The Forum

The Forum

This department is provided for the free and courteous discussion of biblical and spiritual problems which may be considered edifying to the people of God. Letters concerning such matters are requested.

Dear Sir,

I have been much grieved of late in walking into the morning meeting to see so many sisters with short hair, trimmed so as to cover nothing of the neck. I feel that this is showing a rebellious spirit, especially on the part of some who have been saved many years.

I am not out for very long hair, but I believe in a length that will result in a good conscience, and that, of course, may vary with different individuals. The phrase, “How short is short,” does not make sense when a person has already cut her hair very short. I love some of these Christians very much, and this makes it hurt all the more.

Personally I am willing to set aside much of what is only tradition, for we have had too much of this at times. Nevertheless, we must not set aside what God’s Word plainly states.

One sometimes wonders what the angels think when they look down and see some of us sisters in rebellion.

Am anxious to see your comments on this question, not only for my own good but for that of others.

Saved many years

An exercised correspondent has written us asking why godly saints are being grieved by certain sisters who cut their hair short, and who fail to wear a proper head covering at assembly meetings. This correspondent asks if the hair of the sisters should not be long enough to give one a good conscience in the presence of the Lord and His angels.

The truth of the double covering for our sisters in 1 Corinthians 2 is acknowledged as sound doctrine by all assemblies. It is therefore not a lack of knowledge on the part of some who ignore what is plainly taught; but, alas, a mark of disobedience. Some will insist on coming with a net on the head which is not even an excuse for a covering. What a sight for angels to behold! What a mark of lawlessness in the sisters’ dress. It is not hard to discern some of the reasons for this disregard of godly order.

One is the failure on the part of elder brethren to bear the responsibility that devolves upon them as overseers. It is their duty to see that all carry out what is plainly taught in the Word of God. In a kindly manner they should insist on godly deportment in all the gatherings of the saints.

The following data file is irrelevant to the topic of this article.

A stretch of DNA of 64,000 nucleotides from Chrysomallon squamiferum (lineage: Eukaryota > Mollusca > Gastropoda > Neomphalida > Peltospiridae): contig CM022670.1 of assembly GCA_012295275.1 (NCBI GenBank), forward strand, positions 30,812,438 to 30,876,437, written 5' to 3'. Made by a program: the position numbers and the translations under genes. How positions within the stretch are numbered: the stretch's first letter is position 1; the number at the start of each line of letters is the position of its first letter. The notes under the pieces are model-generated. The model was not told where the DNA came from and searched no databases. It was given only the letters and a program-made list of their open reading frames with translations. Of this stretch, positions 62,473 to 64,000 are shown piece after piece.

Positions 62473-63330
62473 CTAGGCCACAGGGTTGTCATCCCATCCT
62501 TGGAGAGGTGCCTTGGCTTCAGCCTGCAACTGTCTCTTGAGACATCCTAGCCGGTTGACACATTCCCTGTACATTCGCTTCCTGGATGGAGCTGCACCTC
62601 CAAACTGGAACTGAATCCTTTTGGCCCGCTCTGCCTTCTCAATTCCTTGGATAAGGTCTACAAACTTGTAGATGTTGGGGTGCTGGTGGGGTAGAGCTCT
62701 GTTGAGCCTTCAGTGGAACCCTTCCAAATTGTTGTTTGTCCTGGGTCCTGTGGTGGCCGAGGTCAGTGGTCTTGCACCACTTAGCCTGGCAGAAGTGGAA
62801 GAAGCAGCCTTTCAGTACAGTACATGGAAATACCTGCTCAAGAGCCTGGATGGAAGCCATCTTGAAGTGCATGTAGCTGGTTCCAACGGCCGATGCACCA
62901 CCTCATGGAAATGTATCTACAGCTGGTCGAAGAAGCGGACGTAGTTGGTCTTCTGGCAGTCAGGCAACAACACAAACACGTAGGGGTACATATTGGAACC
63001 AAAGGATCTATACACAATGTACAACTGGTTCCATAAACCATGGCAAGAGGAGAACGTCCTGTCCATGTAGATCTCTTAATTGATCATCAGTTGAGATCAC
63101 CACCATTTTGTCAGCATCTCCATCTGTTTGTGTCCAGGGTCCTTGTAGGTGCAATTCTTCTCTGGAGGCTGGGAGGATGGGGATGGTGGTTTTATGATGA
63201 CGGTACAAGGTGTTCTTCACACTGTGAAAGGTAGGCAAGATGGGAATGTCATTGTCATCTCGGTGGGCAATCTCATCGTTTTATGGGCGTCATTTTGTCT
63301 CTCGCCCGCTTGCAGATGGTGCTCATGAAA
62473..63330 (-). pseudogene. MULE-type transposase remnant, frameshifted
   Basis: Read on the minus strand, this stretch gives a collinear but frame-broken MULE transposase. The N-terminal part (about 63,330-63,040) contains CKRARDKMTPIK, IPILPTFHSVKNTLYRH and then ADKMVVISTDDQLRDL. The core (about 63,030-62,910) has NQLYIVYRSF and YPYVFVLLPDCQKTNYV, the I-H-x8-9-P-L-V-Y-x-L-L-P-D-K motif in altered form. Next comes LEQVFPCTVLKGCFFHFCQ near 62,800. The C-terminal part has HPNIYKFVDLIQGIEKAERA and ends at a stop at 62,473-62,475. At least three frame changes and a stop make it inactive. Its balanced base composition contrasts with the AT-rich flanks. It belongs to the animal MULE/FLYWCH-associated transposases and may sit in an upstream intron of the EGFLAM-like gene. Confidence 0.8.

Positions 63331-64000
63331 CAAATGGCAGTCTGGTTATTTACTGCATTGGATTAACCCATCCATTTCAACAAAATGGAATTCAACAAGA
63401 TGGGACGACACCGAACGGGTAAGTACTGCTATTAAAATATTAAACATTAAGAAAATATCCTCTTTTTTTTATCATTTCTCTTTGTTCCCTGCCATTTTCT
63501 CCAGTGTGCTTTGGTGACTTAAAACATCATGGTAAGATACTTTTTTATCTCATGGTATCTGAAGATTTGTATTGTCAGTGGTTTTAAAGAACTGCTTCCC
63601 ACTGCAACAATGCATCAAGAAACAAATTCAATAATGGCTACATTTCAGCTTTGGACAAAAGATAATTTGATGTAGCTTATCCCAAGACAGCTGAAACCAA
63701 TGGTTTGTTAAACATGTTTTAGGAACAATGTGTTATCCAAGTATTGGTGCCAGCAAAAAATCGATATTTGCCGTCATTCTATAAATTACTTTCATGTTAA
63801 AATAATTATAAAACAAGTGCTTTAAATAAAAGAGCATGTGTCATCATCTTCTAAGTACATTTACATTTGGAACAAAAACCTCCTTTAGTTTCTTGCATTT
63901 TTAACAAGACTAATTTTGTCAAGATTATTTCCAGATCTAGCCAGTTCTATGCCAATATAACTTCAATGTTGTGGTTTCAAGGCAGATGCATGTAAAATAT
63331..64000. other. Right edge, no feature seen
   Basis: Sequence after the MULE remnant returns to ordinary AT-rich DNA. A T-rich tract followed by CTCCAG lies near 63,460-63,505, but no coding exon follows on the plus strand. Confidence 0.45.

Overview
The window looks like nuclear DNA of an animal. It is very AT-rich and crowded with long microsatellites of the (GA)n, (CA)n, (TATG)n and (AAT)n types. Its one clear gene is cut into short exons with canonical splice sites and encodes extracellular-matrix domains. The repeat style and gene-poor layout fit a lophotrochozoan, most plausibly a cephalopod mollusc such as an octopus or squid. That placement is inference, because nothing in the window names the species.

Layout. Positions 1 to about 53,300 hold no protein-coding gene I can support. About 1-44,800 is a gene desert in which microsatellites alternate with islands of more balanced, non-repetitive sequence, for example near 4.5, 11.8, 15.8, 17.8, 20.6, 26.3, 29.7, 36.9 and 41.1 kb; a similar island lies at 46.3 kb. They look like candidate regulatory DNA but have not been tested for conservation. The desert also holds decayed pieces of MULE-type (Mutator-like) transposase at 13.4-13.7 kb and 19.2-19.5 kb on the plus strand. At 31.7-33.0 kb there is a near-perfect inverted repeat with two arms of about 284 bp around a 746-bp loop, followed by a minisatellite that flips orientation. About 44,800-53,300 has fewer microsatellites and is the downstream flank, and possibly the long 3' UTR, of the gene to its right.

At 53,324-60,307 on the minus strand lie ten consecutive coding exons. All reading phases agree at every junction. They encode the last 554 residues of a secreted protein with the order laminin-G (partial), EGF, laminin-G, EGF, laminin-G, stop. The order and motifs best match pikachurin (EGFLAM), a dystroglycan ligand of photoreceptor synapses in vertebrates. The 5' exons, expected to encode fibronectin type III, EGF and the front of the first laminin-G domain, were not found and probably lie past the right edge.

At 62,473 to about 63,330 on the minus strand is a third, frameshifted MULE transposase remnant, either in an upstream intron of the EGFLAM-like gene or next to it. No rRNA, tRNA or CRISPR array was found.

Another reason for this disorder is the setting aside of the truth of eldership altogether, and the substituting in its place a general business meeting where every babe and novice in the assembly has as much to say about church administration as the matured, experienced, and godly shepherds.

To substitute a business meeting for a godly oversight is to contradict the clear teaching of the Word of God, and to destroy the scriptural government a the assembly.

Perhaps there is another reason; we live in an age of change. The craze for change has come in among us. Many of the old landmarks have been removed and new ones set up. But I confess that many of the new ones are inferior to the old for some of these changes have infringed even upon divine principles, albeit they profess to be simply a change of method.

It is not only an age of change but an age of shallow thinking. Fixed convictions have been shaken and a spirit of irreverence has crept in. We no longer stand in awe at the Word of God, and the fear of God has so little grip upon our souls. There is more money, more planning, and more activity than ever, but, alas, godly saints yearn for a return to first love, first works, and first principles. We need to be led out of the quagmire of shallowness into a deeper knowledge of God and His ways.

R. McC.